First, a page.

1. Analysis and investment recommendation According to Frino et al (2013), both Mean-Variance and CAPM are based on the assumptions that returns are normally distributed. However, both of the two approaches are unstable and untenable to some extent then they also followed with many critiques and queries from the publicity. Here are some rational and underlying assumptions as follows. 2. 1 Rationale and underlying assumptions of MV and CAPM approaches The total risk with a security has two elements.
The first element of risk relates to events that affect individual securities alone, this element of risk is commonly referred to as unsystematic (or diversifiable) risk (Frino et al, 2013).
This does not influence all securities and can be diversified away. The second element of total risk is related to macroeconomic events that affect the prices of all securities and are reflected in broad market movements (ibid). Under the perfect capital markets, the assumptions for the Mean-Variance approach can be concluded as the following three points: first is the single-period model.
Second is the preferences of the investors are merely depend on the mean and variance of payoffs, which means at a given mean, lower variance is preferred and with a given variance, a higher mean is preferred. Last but not least, the price-taking does not include taxes and transaction costs. According to Cousins (n. d. ), the CAPM draws conclusions from a variety of assumptions. Some are vital to its premise, others cause only minor changes if they are untrue. Since the early 1970s much research into the plausibility and effects of weakness in these assumptions has been conducted by academia.
The assumptions that form the basis for the CAPM are: * Investors in the capital market are risk averse and they always desire more return to less and they will avoid risk if all else is equal. * There are no restrictions on the borrowing and lending of money at the risk-free rate of interest. * All possible investments are traded in the market and are available to everyone, the assets are infinitely devisable, and there are no restrictions on short selling. The market is perfectly efficient which means every investor receives and understands the same information, processes it accurately, and trades without cost. There is no consideration of the effects of taxation. 2. 2 Critiques of mean variance 2. 3 Critiques of CAPM Actually, the assumptions of the CAPM are unrealistic, Fama and French (1992) found two negative conclusions about the empirical adequacy of the capital asset pricing model (CAPM) of Sharpe (1964) and Lintner (1965).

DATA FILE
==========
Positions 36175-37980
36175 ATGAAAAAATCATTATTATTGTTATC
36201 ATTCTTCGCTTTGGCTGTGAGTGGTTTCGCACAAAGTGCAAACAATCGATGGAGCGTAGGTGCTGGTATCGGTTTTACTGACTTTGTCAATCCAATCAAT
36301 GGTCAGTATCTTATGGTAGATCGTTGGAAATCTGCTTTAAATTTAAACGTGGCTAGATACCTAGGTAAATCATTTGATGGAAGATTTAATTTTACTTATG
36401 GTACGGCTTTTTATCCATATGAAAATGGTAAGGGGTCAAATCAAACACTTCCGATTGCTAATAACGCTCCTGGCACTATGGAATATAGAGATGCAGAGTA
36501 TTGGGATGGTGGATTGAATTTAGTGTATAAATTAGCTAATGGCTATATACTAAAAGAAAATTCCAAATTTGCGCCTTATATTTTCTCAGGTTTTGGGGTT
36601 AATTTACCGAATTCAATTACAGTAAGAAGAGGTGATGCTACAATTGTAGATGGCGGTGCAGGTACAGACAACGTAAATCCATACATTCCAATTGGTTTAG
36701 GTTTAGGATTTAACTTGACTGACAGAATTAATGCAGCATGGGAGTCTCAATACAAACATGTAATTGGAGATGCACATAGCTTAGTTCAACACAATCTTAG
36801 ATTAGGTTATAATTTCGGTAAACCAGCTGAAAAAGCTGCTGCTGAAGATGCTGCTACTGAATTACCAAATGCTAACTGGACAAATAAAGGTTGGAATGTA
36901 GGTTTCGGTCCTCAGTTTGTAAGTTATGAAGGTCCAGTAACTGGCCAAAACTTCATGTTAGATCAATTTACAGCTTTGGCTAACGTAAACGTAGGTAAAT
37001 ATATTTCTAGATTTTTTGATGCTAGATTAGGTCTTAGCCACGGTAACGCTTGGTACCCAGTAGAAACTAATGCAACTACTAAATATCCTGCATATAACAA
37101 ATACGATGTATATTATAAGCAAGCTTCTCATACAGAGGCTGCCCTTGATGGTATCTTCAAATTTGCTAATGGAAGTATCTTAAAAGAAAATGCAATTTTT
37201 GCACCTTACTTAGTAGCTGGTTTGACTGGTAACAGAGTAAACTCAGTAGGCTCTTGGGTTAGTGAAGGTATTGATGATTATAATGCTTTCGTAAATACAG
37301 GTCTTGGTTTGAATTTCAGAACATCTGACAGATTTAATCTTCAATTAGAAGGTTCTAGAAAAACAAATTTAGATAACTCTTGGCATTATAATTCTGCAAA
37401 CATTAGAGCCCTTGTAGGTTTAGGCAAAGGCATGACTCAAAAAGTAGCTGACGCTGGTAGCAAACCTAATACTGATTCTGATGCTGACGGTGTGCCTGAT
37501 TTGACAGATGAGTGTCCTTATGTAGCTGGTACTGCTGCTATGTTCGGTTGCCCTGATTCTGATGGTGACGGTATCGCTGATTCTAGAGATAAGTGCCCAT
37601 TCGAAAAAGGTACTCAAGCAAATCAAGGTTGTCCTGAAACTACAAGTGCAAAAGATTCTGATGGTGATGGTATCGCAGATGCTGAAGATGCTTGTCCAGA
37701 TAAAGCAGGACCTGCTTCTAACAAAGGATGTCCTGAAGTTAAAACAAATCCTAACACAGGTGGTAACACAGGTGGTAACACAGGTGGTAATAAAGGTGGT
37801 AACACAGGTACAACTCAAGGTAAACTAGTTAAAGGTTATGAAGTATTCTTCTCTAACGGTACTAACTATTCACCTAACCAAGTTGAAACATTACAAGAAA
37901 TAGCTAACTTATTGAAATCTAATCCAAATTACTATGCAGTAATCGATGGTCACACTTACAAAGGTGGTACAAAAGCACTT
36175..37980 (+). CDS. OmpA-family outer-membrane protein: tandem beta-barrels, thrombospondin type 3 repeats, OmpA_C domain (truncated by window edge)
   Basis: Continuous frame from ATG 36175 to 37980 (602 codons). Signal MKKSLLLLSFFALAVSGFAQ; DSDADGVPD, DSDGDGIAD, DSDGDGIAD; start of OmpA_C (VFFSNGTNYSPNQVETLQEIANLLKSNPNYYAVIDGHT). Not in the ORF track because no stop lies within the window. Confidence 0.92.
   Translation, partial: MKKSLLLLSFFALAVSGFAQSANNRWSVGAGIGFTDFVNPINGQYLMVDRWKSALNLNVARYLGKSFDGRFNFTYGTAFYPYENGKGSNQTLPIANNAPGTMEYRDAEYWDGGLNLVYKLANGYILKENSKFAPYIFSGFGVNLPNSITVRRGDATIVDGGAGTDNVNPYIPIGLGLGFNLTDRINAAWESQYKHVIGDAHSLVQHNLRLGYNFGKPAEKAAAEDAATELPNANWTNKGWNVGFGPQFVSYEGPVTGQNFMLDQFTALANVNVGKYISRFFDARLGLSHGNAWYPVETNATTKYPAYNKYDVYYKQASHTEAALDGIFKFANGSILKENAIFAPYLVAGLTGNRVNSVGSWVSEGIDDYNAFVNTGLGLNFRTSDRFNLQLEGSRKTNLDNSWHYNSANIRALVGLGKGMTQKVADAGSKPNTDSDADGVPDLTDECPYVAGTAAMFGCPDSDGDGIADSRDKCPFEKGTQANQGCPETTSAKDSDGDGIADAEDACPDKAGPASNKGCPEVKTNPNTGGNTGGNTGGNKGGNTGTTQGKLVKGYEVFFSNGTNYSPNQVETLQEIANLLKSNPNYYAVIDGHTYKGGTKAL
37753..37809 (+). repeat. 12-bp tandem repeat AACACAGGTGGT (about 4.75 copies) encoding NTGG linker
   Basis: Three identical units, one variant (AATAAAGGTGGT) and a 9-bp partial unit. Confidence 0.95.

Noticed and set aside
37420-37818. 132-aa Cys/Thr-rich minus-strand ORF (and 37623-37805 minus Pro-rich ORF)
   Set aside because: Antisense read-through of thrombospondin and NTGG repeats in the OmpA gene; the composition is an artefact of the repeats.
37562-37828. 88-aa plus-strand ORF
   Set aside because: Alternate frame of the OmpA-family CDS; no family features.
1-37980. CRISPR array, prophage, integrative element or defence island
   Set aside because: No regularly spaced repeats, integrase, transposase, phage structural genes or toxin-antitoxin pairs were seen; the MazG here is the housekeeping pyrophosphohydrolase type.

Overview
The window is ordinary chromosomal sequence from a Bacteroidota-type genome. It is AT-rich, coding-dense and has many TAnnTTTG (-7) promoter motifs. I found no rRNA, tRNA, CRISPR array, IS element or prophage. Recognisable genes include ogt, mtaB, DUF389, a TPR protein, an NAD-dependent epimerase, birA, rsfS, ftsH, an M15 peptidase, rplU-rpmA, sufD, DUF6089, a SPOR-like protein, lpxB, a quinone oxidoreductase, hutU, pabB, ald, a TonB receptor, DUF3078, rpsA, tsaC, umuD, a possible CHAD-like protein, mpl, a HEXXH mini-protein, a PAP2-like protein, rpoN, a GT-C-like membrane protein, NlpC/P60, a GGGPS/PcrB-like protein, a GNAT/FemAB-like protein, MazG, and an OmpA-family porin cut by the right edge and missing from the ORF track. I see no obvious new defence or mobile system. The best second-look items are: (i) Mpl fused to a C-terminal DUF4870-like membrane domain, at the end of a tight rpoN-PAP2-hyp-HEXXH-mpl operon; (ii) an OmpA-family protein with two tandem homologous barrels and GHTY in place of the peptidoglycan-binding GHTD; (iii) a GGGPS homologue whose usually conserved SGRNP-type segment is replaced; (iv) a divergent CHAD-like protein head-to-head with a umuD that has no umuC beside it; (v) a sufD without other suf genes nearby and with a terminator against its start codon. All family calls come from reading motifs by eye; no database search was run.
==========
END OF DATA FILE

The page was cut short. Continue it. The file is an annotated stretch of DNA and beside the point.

One is the between 1941-1990, the relation between average return and ? is not strong. Another one is? does not suffice to explain average return. Size (market capitalization) captures differences in average stock returns for 1941- 1990 that are missed by ?. For the post-1962 period where we have book equity data, BE/ME (the ratio of book to market equity) and other variables also help explain average return (Fama et al, 1996). CAPM approach was developed from MV approach and it assumes that all investors are risk averse, which is so absolute.
Most of the investors are risk averse but some of them will likely to take the risks to gain profit. Frino (2013) demonstrates that unsystematic risk can be eliminated by combining a security in a large portfolio. Under CAPM approach, this point has been ignored and investors only require a rate of return for the systematic risk of their portfolio (Brealey et al. , 2007). The unlimited risk-free borrowing and lending assumption is unrealistic. However this assumption is dropped in the BLACK CAPM. Neutral taxes do not exist.
Investors and investments do not face the same tax rates. For example the dividend upper rate vs. the ordinary rate. All investors do not optimize a mean-variance objective such as noise traders who invest irrationally. The homogenous belief assumption is therefore also violated. The sole intention of the model is to provide a guide for investment via an assets required risk premium. These unrealistic assumptions could result in the failure of this. Beta may therefore not be significantly different from zero. http://www. eferenceforbusiness. com/encyclopedia/Bre-Cap/Capital-Asset-Pricing-Model-CAPM. html 2. 4 Investment recommendation Brealey, R. A. , Myers, S. C. & Marcus, A. J. (2007) Fundamentals of Corporate Finance. 5th ed. New York, McGraw-Hill/Irwin. Frino, A. et al. 2013, Introduction to Corporate Finance. 5th ed, Pearson, Australia Fama, E. 1996, ‘The CAPM is Wanted, Dead or Alive’, The Journal of Finance, Vol. 51, No. 5 (Dec. , 1996), pp. 1947-1958 Joan K. Cousins n. d. , Capital asset pricing model. Reference for business, viewed 26 April 2013,
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Analysis and Recommendations. (2016, Sep 18). Retrieved from https://graduateway.com/analysis-and-recommendations/